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VOL. v.. NO. 6C4. JUNEAU, ALASKA, MONDAY, JUNE 28, 1015. PRICE TEN CENTS.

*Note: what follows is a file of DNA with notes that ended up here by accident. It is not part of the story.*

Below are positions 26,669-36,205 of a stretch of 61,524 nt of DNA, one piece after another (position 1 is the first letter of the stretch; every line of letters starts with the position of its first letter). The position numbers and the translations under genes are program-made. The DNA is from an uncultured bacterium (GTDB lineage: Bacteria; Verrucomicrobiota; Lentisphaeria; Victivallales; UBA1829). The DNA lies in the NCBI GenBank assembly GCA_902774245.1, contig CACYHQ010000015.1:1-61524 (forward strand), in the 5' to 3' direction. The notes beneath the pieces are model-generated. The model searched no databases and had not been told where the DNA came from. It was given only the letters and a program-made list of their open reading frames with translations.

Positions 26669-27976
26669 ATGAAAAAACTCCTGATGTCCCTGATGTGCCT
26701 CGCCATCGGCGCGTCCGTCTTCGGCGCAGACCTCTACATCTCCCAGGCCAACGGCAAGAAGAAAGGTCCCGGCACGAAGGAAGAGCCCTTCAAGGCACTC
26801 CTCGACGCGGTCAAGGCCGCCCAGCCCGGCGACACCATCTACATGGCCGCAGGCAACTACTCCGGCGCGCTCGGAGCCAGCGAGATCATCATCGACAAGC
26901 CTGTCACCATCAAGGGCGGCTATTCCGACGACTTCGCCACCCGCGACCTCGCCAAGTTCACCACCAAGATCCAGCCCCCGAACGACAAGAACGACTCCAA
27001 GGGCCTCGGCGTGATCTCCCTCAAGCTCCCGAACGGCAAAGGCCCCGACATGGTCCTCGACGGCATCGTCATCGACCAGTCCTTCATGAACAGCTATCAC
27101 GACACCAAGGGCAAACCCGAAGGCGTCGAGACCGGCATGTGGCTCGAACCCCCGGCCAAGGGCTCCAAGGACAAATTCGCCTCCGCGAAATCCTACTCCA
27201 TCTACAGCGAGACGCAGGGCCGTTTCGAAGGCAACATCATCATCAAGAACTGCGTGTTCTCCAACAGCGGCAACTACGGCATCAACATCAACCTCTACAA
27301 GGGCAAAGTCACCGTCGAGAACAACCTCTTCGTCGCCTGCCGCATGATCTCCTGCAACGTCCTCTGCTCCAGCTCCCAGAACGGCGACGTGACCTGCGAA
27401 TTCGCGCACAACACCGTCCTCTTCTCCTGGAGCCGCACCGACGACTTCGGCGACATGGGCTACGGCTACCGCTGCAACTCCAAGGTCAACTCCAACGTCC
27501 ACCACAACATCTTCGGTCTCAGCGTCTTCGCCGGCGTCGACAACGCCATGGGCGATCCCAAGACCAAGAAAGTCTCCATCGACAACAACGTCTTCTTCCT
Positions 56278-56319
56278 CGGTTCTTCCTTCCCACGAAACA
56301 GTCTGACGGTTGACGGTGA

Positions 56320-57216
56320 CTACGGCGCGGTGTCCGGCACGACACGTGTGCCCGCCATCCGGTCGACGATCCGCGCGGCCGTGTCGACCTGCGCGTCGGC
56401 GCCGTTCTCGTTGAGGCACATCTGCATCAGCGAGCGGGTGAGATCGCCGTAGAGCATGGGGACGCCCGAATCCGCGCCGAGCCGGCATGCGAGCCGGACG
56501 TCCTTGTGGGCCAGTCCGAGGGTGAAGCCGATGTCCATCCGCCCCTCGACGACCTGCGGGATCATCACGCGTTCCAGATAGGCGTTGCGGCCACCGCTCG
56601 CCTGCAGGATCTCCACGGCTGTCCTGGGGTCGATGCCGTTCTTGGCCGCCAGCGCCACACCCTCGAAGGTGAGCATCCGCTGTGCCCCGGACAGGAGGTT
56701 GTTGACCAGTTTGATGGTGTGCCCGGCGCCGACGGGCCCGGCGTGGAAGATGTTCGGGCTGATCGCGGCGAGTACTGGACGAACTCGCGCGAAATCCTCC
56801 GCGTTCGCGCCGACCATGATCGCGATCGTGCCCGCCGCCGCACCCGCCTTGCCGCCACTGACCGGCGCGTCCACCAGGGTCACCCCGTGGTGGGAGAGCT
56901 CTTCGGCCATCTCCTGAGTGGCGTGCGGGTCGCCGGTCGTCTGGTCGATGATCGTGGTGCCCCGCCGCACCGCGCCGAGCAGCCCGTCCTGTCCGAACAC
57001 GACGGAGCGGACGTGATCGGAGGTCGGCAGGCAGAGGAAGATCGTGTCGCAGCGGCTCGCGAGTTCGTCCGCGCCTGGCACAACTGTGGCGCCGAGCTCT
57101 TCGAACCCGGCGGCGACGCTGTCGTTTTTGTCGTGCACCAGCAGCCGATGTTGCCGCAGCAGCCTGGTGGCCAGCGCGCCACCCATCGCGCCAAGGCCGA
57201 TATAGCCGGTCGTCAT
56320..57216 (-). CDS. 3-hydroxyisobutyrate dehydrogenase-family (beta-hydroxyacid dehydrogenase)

HALF MILLION IS APPROPRIATED FOR I MINE DEVELOPMENT ""After spending three weeks lu ex amining all of the possibilities of the Dora. Hallum, Mammoth. Stone Cab in. "*? Brooklyn. Boston and Salmon creek groups of mining claims to ;gether with the possibilities for pow er on Gold. Salmon and Lemon creeks and after comparing the reports o: mining engineers, hydraulic engin , cert, nssayers, mineralogists, geolo gists am! others. 1 am satisfied that a large investment can be safely rec ommend v on these properties." said, Marshall A. Barney, a corporation attorney from New York City to an Empire reporter today. "Further than this 1 wilt not he quoted and have nothing to say. Who I represent and the purpose of my visit to your beau tiful city, will appear at the proper time but I must refrain from dis cussion just now. I do wish, howev er, to deny the statement made in a Sunday morning paper that 1 am here investigating where JSOO.OOO has been spent. Nothing could be more erron eous. Mr. H. W. Martin, Hie pro-j iuoter and. the head and front Of this enterprise, has been fully appraised of every expenditure made here and, is convor ^ant with every detail. There is nothing to investigate in any manner. shape or form and such a statement is not only untrue but ri diculous. Mr. George R. Noble, who has had charge of the situation here, has the entire confidence of not only Mr. Martin but ull of his associates as well, tie is a man of the highest integrity and every dollar and penny expended by him has been continu ously ao 'untcd for in such manner as would extinguish the lantern of Diogenes I also wish to deny their -tftatement "where all this money went ds a mystery." as set forth in the same ** oaner. "Mystery" Rumor Pooh-Poohed. j "Then is no mystery whatsoever, Mill I will guarantee Mr. Martin knows of the purchase of every pound of nails. You may be assured there will ncvpjii.bc any-*mys:ery" in connection any undertakings of Mr. Mar tin. He Is a twentieth century busi ness mar. wiio "works iron* six a. m. to ten p. m. and knows where every penny"of every dollar is expended on properties promoted by him. "This proposition not only looks 'sound to me but I will say that af ter goinc over all of the reports and x-especially tho report made by Mr. R. ' A. Kinzie. who bnilt up an internation al reputation by his successful direc ?tion of the Treadwell, that I have be ?come very enthusiastic?in fact too much so for a lawyer who should nev er forget, not only to be conservative tout also never forget his 'whereas' ;and "Wherefores-"" ?SCk Barney refused to comment fur thei^W to deny or affirm the current reports. It was learned on excellent author ity. however, that a syndicate was now forming in New York for the purpose of advancing $500,000 with which to immediately prospect all of the properties. That the several shafts, tunnels and cross cuts now ?started would not be continued with the exception of the Hallum tunnel which will be cut through all five of the mountain properties. In thq ?place of the other developments the ?company will continue its prospect ing work by diamond drilling. The Salmon creek dam, constructed by Mr. Noble will be enlarged and the !>emon creek power development started shortly. Mr. Barney stated that he would have nothing to do with the direction of the work and was not here for that purpose. Noble to Return. When asked if Mr. Noble would re-! turn. Mr. Barney replied, that Mr. No-; bir most certainly would and that "the * statement in the other paper that Mr. Noble Is in the East straightening out a tangle is also, untrue. He is in Se attle in charge of the equipment of a refinery being financed by Mr. Mar tin and there is no tangle. There h;is been a misunderstanding of the situa ? don in the East that caused a shut down on money. That situation is now -<v l&c way to being cleared. :gchecks does not constitute -angle and that is all that this nation needs and Mr. Noble has nothing to do with that part of it and in no manner personally responsible." Mr. Barney would neither deny or affirm the report that D. D. Muir. for merly in charge of the Ebncr mine, 1 would not return. "All I can say Is that I approved the form of a cer tain contract between the United Staes Smelting people and H. W. Mar tin?)Srsonally before I left New York. I 2m. not at liberty to disclose the particulars at this time nor to state that it pertain? to the Ebner mine. I would suggest that there has been circulated enough inaccuracy (to use -;a mild term) about this proposition and that the people fn my judgment would like something a little more au thentic. When I give you news you <?0 may depend upon it and at present + t + + + -S.+ > WEATHER TODAY * (* Maximum?62. <? Minimum?51. ? * Partly cloudy. * * + + + **** + * + * * ? 4 + * REACHES HOME BUT SUCCUMBS IN SHORT TIME Five minutes after he had "arrived in Juneau on the steamship Mariposa Saturday, O. H. P. Williams, known all over Alaska and the Yukon as "Ned" Williams, passed Into ihs last sleep and his body was taken South this morning on the Jefferson, to Seattle, Tor interment In Eagles' Rest, the burial place of the Seattle lodge of Eagles. Mrs. Williams, who saw her husband allvo but two min utes. accompanied the remains. When ten Mariposa arrived from Seward, Williams was in a critical condition, and an ambulance was tel ephoned for by Mrs. Williams, who met the boat. Williams was con scious only for a moment after the Mariposa had docked. That was when he was told that ho had arrived at Juneau. He smiled, murmured his thanks that he had "held out." and a moment later breathed his last. The order for the ambulance was counter manded. and in its place the black morgue wagon from the Young par lors met the boat. Death was due to diabetes, aggra vated by complications. He was in a serious condition when he left Sew ard on the Mariposa and only his de termination to live until he could see his wife, who was waiting hero, kept the spark of life bright within him. He was born in Buffalo, X. Y., thirty five years ago. He had lived in the West since a boy. and came to Alas ka in 1S97. He and Mrs. Williams had lived in Dawson, Fairbanks, Xome and other camps. Three years ago they moved to Ketchikan. The Shisana stampede called him u-pros pecting again, but last year his health broke down while he was working here in the Alaskan buffet, and he went to the States. When his health improved, he came back Xortli. go ing to Seward this year. there is no news because things have not yet culminated. Mr. Kinzie's re port has changed the entire sentiment in the East, but there is nothing de finite to say at this time except that I am so entranced with your magnifi cent scenery, your healthy, romping, delightful children, and may I be per mitted to add, your beautiful ladles, that it is difficult to occupy myself with mine examinations." (XOTE?Half an hour after M. A. Barney arrived in Juneau a month ago a representative of The Empire, who had been wired a "tig" concerning his visit, hopght an interview with him. Mr. Barney denied his identity, but later admitted the purpose of his vis it and after declaring that premature publication of the details of his mis sion to Juneau would hurt his plans, and those of his clients. The Empire agreed to withhold the news until Mr. Barney was ready to make pub lic his announcement. Two days lat er. according to Mr. Barney, repre sentatives of the morning paper In terviewed him. and the same agree ment was entered into. The Empire kept its faitb with Mr. Barney and the statement given . to this newspaper today is the first au thorized interview with him since his arrival here.?The Editor.) TRADE MINISTERS TO RETURN VISIT WASHINGTON". June 28.?Secreta : ry W. G. McAdoo, of the Treasury Department. today announced addi tional appointments to the committee In charge of the arrangements for a visit by representative United States business men and financiers to South America, proposed as a return cour tesy to the republic represented here at the recent Pan-American financial congress. The names Include G. A. Davidson of San Diego, president of the Pana ma-California Exposition. Charles C. Moore of San Francisco, president of the Panama-Pacific Exposition, A. L. Mills of Portland and Daniel Kelle her of Seattle. LECTURE POSTPONED. Owing to the fact that William R. Rathvon. the well known Christian Science lecturer, has been unavoid ably detained to Seattle, the lecture which he was to deliver hero tomor row night has been postponed until Friday. This lecture, will be given at the Orpheum theatre under the au spices of the Christian Science So ciety of Juneau. No admission will be charged. WAS FALSE ALARM. ?+? A false alarm, rung in from the the city dock. this afternoon called out the fire department. The big truck made the run in a very short time. THAW MAD HIS WIFE DECLARES NEW YORK. Juno 2S. ? Reports from Malone, N. Y., state that while Evelyn Nesblt Thaw Is still unre conciled to her husband, she Is un willing to. testify against him. Speaking of tho case today. she said: "That's all I hear?that they are going to -free hlin, that lie has been punished enough, and that he is being persecuted?but let me tell you, when the State of New York frees Harry K. Thaw it will have turned its back on common decency. That man is as mad today as lie Was on the night he murdered Stanford White. All he needs to inflame him to murder again, is as much whiskey as he had that night, and when he is free he will return to drink sooner or luter. I know him. If they let him go they will have the whole tragedy re-enact ed. 1 shall not go on the stand vol untarily?I don't want to go?I don't want to appear for cither tho prosecu tor sor the prosecuted. It is not for mo to urge the supremo court to send Harry* back to Matteawan asylum." For tho past three days the Thaw trial has been confined to tho testi mony of his friends and acquaint ances that he is sane, and he is en titled to his liberty. W. J. BRYAN MAY RUN FOR SENATOR AGAINST HITCHCOCK WASHINGTON, June 28.?It is be lieved here that William J. Bryan will become a candidate for United States Senator in Nebraska next year against Senator Gilbert M. Hitchcock. It is believed also that should ho do so he will receive the support of the administration. Senator Hitchcock was a member of the small group of Democratic United States Senators who prevented the passage of the ad ministration shipping measure last winter. He has been regarded as s.n anti-administration man. WILEY GOES WITH THE HILL INTERESTS ? ??? SEATTLE, June 28.?C. W. Wiley, formerly general manager of the Paa ciflc-AIaskan Navigation Co., has been appointed marine supcrinten'J ent of tho Great Northern Pacific Steamship Co.. a Hill line operating two steamers between Portland and San Francisco. Wiley will succeed (*. C. Lacey. FAIRBANKS TO CELEBRATE FOURTH IN GRAND STYLE ?"J* FAIRBANKS, June 28.?Tho people of this city will celebrate the Fourth of July with an elaborate list of sports and other entertaining features The people from the creeks arc expoc ted to attend the celebration in full force. FLYING SHIPS LIKE "AMERICA" ORDERED ?-I-? NEW YORK. June 28. ? A new $500,000 order for flying boats o'f the type of the "America." the great, ov ersea' vessel that was constructed just before the European war broke out. for a- flight across tho Atlantic, has been placed at Hammondsport. by the British government. CASH C0L[ ISJMDICT Cash Cole, successful young busi nessman, who has lived in Juneau for the past fifteen years, and Miss Ruby Worth, formerly of Bremerton, Wash'., but a resident of Juneau for tlio past year, wore quietly married at the Presbyterian Manse at 5 o' clock last evening, the Rev. John B. Stevens officiating. C. C. Cole, fa ther of the bridegroom and Mrs. D. J. Mcintosh witnessed the ceromony. Mr. and Mrs. Cole are at home at 139 Willoughby avenue. The bride formerly was an operator in the Juneau telephone office, arid has won a host of friends since she moved to Juneau. She is a sister of George and Norman Worth of Trcad woll. MRS. DELONG IS HOSTESS. Mrs. Walter Dolong entertained the ladies of Thane at whist Saturday, in honor of the Misses Parr, Fischer and Parker, who arc the guests of Mrs G. T. Jackson. Those present were Mesdames Jackson. Smith, Tolch, Hurlbutt. Sem pie, Collins, Dup.uy, Postle, Enoch. Cornwell Benson and Ward, and the Misses Parr. Parker. Fischer and ienott. JOHN RILEY HELD. John Riley, accused by Deputy Marshal Bach of selling liquor to Jim Nansen, -a Douglas Indian, was ar raigned before tl. S. Commisisoner ,T. B. Marshall this afternoon, and will have a preliminary hearing tomorrow morning at 10 o'clock, in the commis ; doner's court. GIRLS ARE ABDUCTED GtJAYMAS, Mexico, June 28.? A large band of Yiuiui Indians raided the mining town of Sauze, a hundred miles Inland from horc, yesterday, as sembled the two hundred inhabitants and stripped every one of them naked and whilo a detail of their number guarded tho >ictims. others looted the town. Everything transportable was packed on tlie backs of borrows and boforo tho raiders dopartcd they *,c lectcd four young Moxicau girls and took them with them. Tho band loft for the mountains, with thoir prisoners and loot. NEW HALIBUT BANKS EOUND ONJ>ACIflC WASHINGTON, June 2S.?Tho dis covery of now and valuable halibut Ashing banks off the Oregon-Wash ington coast from Gray's Harbor to Cape Blano, was announced In a bul letin Issued today by William C. Red Acid, Secretary of Commerce. Tho banks an; said to givo-promise of yielding as much wealth in halibut as those in Southeastern Alaska. Halibut fishing between Gray's Harbor and Capo Blanco, on the Cal ifornia coast, has not been extensi vely followed, although it has been known for many years that the banks were In existence. Recently a sur vey of the wators was made by the Department of Commerce. The banks oxtond about 2S0 miles, the approxi mate distnnco between Capo Blanco and Gray's Harbor. TREASURY HAS FUNDS ENOUGH .FOR USES WASHINGTON, June 28.- Judging from the manner In which return re coming in from the Treasury Depart ment from the personal and corpora tion Income tax. It is believed a large part of the deficit that appeared early In the year will be wiped out. The Treasury Department officials believe this will silence, for the present at least, the talk of an Issue of Panama Canal bonds with which to replenish the Treasury's working balance. Pre vious estimates promised a return of $80.dS5.000 from the personal and cor poration Income tax. It is now said to be quite probable that when the books are finally closed the actual receipts will be nearer $83,000,000. Secretary of the Treasury William G. .McAdoo says there has been no intention In the Treasury Department to Issue bonds. Ho thinks it will not become necessary. LAKE STEAMERS MAY BE PLACED ON THE OCEAN A NEW YORK, June 28.!?Eastern terests have made an offer to the Erie railroad for Its steamships en gaged in traffic on the Great I-akcs. It Is proposed to put vessels In the Atlantic Coast service. It Is under stood that other railroad companic including the Pennsylvania, the New York Central the Lackawanna and Le high Valley companies arc consider ing similar proposals. DEMAREST AND VICTIMS WILL ALL RECOVER CHICAGO, Juno us.?Mrs. uaivin Demurest, who was stabbed by her husband, a former national amateur billiard champion, will recover, physi cians attending her declare. Demarest's mother, who also was slashed In attempting to restrain her son, was not seriously injured.[ The billiard player's condition was report ted to bo Improving. His self-inflict ed wounds were not serious. Friends of the bllllardisL said ho had been on the verge of a nervous collapse, for some time and wan un accountable for the attack on his wife and mother. NEARLY ALL BOSTON LABORERS ARE WORKING BOSTON, June 28.? A canvass of the Boston labor unions shows that whereas tho percentage of idleness on January 1 was generally from 50 to 70 per cent., there arc many unions with no members unemployed, and with others the percentage of unem ployment Is about 10 per cent or 15 per cent. GOV. AND MRS. STRONG WERE GUESTS OF GOV. BLACK Gov. Strong of Alaska, and Mrs. Strong are waiting here for the sail ing of the next boat. They are guests of Gov. and Mrs. George Black and are making pleasure trips over tho various cheeks, meeting leading citi zens and generally enjoying their stay in Wbwsac.? (Dawson News.) An "a?l" la The Srapiro-reackao ov ! ARRESTED AT BORDER WASHINGTON?''June 23..? The turn of events of the past twenty-four hours is construed everywhere in Washington and New York to mean that the government has frustrated, for the present at least, an attempt on the part of General Huerta, Gen eral Orozco and their associates, to launch from American, soil a new rev olutionary movement. In Mexico. ..The arrest of the former Mexican dictator, with Orozco and other Mexi can factional leaders, at El Paso, is the re.suIt of nearly three months' of espionage by government agents. EL PASO, Texas, June 28.?General Victorlano Huerta, ex-preeldent of Mexico, and General Pascual Orozoco, his chief advisor, arrived here Sunday from New York and were placed un der arrest by agents of the United States department of Justice, and are charged with conspiracy to incite a revolution against a friendly country. Both Orozoco and Huerta gave bonds and were released. General Huerta and General Oro zco reached here in company with other well known Mexicans. .United States officials, accompanied by cav alrymen, met the former dictator's train at Newman, New Mexico and escorted Huerta to the., federal build ing in that city, for a conference. Later the general and his party were taken to Fort Bliss, where the char ges were filed. .After a hearing be fore the U. S. commissioner at Fort Bliss, Huerta was released on ball of $15,000 and Orozco on bonds of $7, t;nn "NOT TO LEAD REVOLT." Asked If It were true thnt lie was 0110 of the leaders o? a new revo lutionary movement. General Huerta responded: "Absolutely no. I will nev er enter Mexico at the head of an armed force. 1 liavo retired from the Held as a soldier, unless my country should need my services against a foreign foe. J am anxious to return to Mexico?it is my home?but I will never return until after peace Is es tablished nnd it is my opinion thut tliis [wljl lake, five or six years." Continuing Huertn said: "I eamc to JSl Paso to visit my son-in-law and daughter. I think I have a perfect right to do that. 1 am enroute to the San Francisco fair." Asked why lie purchased tickets only to El Paso, he replied: "I asked the agent at New York if I could get a stopover at i?l Paso and he told me 1 could not, so I bought our tickets I to El Paso." DEMONSTRATION STARTS?ENDS A public demonstration in the streets of juaroz, Mexico, which is just across-the Rio Grande river from El Paso, ended as suddenly as It bc gnn. It started at'the hour Hucrta's train was due here. There were hur ried conferences among the Mexican loaders on both sides of the Rio Grande and many guardedly admitted that IIuertR's detention was of the ut most importance, but none would com ment on what effect the United States nction would have on the Mexican situation. At the home of Louis Funtes, his son-in-law. General Huerta today re iterated his denial that he Intended setting foot on Mexican territory. In spite of tlio ex-dlctaWs -declaration, however, government officers here profess to have evidence that Huertn and Orozco burled tlioir differences in order to unite In a now cao.^aign for the overthrow of General Villa. The authorities have determined to prevent Huerta from crossing the border until after a complete investi gation. ANGELES KEEPS SILENCE BOSTON, June 28.?General Felipe Angeles, a Huerta supporter, who is visiting his family here, denied to newspapermen today that he knew anything of General Huerta's trip to El Paso, other thnn "one of recrea MEICO EXPORTS FOOD TO BUY AMMUNITION ?|I . NEW YORK. June 28.?The New York Herald 'gays tfiat food Irom Mex ico In being exported to till* country to be converted into gold for the pur chase_ of munitions for the warring factions while American phllanthro phy Is sending supplies to Rave tho Mexican population from starvation. Food exported from Mexico hi. being bought by representatives of tho hu manitarian organizations and sent back. JAPANESE IS KILLED BY SEATTLE DOCTOR TACOMA. June 28.?An at,to driven by Dr. George M. Horton. cf Seattle, ran over and killed a Japanese child here yesterday. Dr. Horton gave bonds for hi; appearance when want ATHLETE MARRIES SENATOR'S DAUGHTER I<ee Chamberlain, daughter of United States Senator Georgf; E. Chamber lain. and Donald Wood, a prominent GERMANY'S REPLY WILL BE TAVORABLE WASHINGTON, June 28.?A favor able reply by Germany to t!ic last American"" note .on ihc submarine war faro of the Imperial government, la indicated In today's State Department advices from Berlin. The telegrams camo from James W. Gerard, ambas sador to Germany, and contained the first doflnlto news received since tlio ' American note reached the German foreign odice. HOLLAND MAY SOON ENTER GREAT WAR LONDON, Juno 28.?A Paris cable 1 says that rumors are circulating there that Holland will soon ontcr the war, or at least give permission to the British to cross Dutch territory. DR. GERHARD SAYS THERE WILL BE AGREEMENT COPENHAGEN, June 28.? Anton .Meyer-Gerhard is quoted by a German paper as saying: "The conflicting views existing between Berlin and Washington regarding the LuSltania affnir rest on a misunderstanding und will bo settled peacefully." SOUTH AFRICA BUYS AMERICAN SHOES WASHINGTON, June 25. ? The United States consul at Johanesburg, South Africa, states that one Johan esburg firm has within the past few months placed orders in the United Slates for shoes running into thou sands of pairs. SENATOR OWENS SAYS PEOPLE ARE ALL RACKING PRESIDENT WASHINGTON, June 28.? Senatoi It. L. Owen, of Okluhoma, Chairman of the hanking and currency commit tee and one of the Democratic lead ers of the Senate; who has Just re turned from the west, said todny in an interview that tlio people in his part oi lilt country were ipracticnlh* unanimous in their support of the President in tho Wilson-Germany. Bryan controversy. "Tho people do not want war. they do not expect It, but they are giving tho course adopted by th'i President hearty support," said Senator Owen. He said that although ho was an ad mirer of Mr. Bryan he thought It un fortunate that lie should have resign ed from the Cabinet at the time he did. CATHOLIC EDUCATOR PRAISES THE PRESIDENT WASHINGTON, Juno 28.?Tho way iti which President Woodrow Wilson has shown himself as "master while fighting odds" In handling the for eign situation was cited as typical of the truest manhood by Rev; Alphon 8U8 J. Donlon president of George town University, In addressing the graduates of Gonzaga College and High School, at the sixth-sixth an nual commencement. Father Donlon, in his address, laud ed the introduction of 'religion into politics where it could do good, and said that when done in the right spir it it was a benefit. The graduates were warned against aspiring to glory such as is attained In war, Bather, he said, they should follow tho example set by President Wilson, and be master when fighting against odds. After speaking of tiic manner 'in which the President handled the foreign situation, he said: "There is what I look upon as the type of true manhood. Like tho President, such type strives to do right in spite of temptation of human gain." INDUSTRIAL ALPHABET" IS EBERHART'S FAD SEATTLE, June 28. ? A hundred Swedish-Americans headed by Form er Governor Adolph 0. Eberhart of Minnesota, nrrived here today from California, on thoir return to Minne sota and Illinois. "Wo arc teaching a new alphabet In Minnesota*" said Gov. Eberhart. "Its first three letters spell Alfalfa, Butter and Corn, and we are reaching this end by industrial schools and ag ricultural colleges." STEEL'MANUFACTURERS TO MAKE DYESTUFFS PHILADELPHIA. June 28.? Phlla-j delphia dyesluffs interests predict re lief from nation-wide scarcity of dye stuffs. They say that steel compan ies, proritting by enormous war or-; dors, are planning to turn out hun dreds of thousands of gallons of crude benzol daily. Benzol Is the basis of xtl analine dyes, and It Is believed domestic manufacture of that product is on tbe verge of a tremendous boom. I^USSIAW LEAMRS HOLD CODNQL AS ARMY QUITS GALICIA LONDON, June 28.?The town of Hallcz, In Gallcia, on the Dniester riv er, has been occupied by German troops, according to an announcement made today by the German military headquarters. "Besides the occupa tion of Hallcz," the official announce ment said, "the Dniester river has been recrossed by the German -Aus tro forces along the entire front." Silmultaneou8ly comes news from Petrograd that a council of war, pre sided over by Czar Nicholas and par ticipated in by Grand Duke Nicholas, the Russian commander in chief, lead ing military commanders and sever al cabinet ministers, is being held at the front. Berlin claims that the council has a great deal of signifi cance. No comment on it was made by the Russian press, according to a number of dispatches from Petrograd. Later advices say the Russians are retreating from Gallcia both to the North and South of Lembcrg and what Is believed In London to be a new lunge at Warsaw Is being pre ceded by a terrific artillery action. TURKISH MINISTER DEMANDS PASSPORTS London, Juno 28.?Naby Bey, Tur kish ambassador to ItaJy, today wont to the Italian foreign office and de manded that ho bo given his pass ports, says a dispatch from Rome to the Central Nows today. ITALIAN SUBMARINE SINKS DESTROYER VIENNA, Juno 28.?An official an nouncement today says: "One of our submarines torpedoed and sank an Italian torpedo boat In the Northern Adriatic today. The crew of tho tor pedo boat was drowned." ANOTHER BRITISH SHIP TORPEDOED LONDON, Juno 28. ? The BritlRh steamship Indrani was sunk Sunday by a German submarine off Tuskar, Ireland. Tho crew waa saved. The Dally Mail, In an article today, urged the British government to seek the assistance of Orvllle Wright, the American Inventor, In ridding Eng land of tho dangor of submarines. POUKEEPSIE IS PACKED "FOR REGATTA POUGIIKEEPSIE, N. Y., Jun 28.? Oar and oarsmen reigned supreme to day with twelve crews, representing live universities, competing In the an nual regatta of the Intercollegiate Rowing Association on the Hudson river. Thousands of spectators gath ered along the course and Poughkcep sic became the raecca of the rowing devotees. The Pennsylvania. Stanford. Syra cuse and Columbia Junior crews will race first, starting at 4:15 p. m. Tho freshmen eights have been ordered to the line at 5 o'clock and the four-mile event for the varsity crews Is sched uled for 6:15. GERMANS ADMIT LOSS OF GROUND AT ARRAS BERLIN, Juno 28.? Tho Germans North of Arras have not boon able to stem all the assaults of the French. The loss of ground is admitted by the German general staff, but at the same time the recapture of some of tho trenches lost to the enemy were also announced. RUSSIA NOW CAN WIRELESS TO ENGLAND LONDON, June 28.?The new wire less station erected in Russia since the outbreak of tho war has transmit ted the first messages to England. ANOTHER WAR SUPPLY PLANT TO GO UP SOON NEW YORK. Juno 28.?Tho Ameri can Locomotive and the Westing hou8o companies have been grant permisBion Jointly, by the Elizabeth, N. J., authorities to build a plant for the manufacture of munitions of war, 1500 hands will be employed. THE GERMANS MINE ARCHANGEL ENTRANCE STOCKHOLM, June 28?Tho Swed ish consul at Archangel, Russia, has been advised by his government that the Germans have mined the en trance to ,that port through which the Russians havo been getting most'of their supplies. Archangel is on tho White Sea. GERMANY IS BIDDING FOR ROUMANIA AND BULGARIA GENEVA, Juno 28.? Germany. is making strong bids for continued neu trality of Bulgaria and Rouma.iia. Em peror William has invited the foreign ministers of both countries to visit him at German headquarters, for a personal discussion of the waf situs Empire want ads. worlc all the time.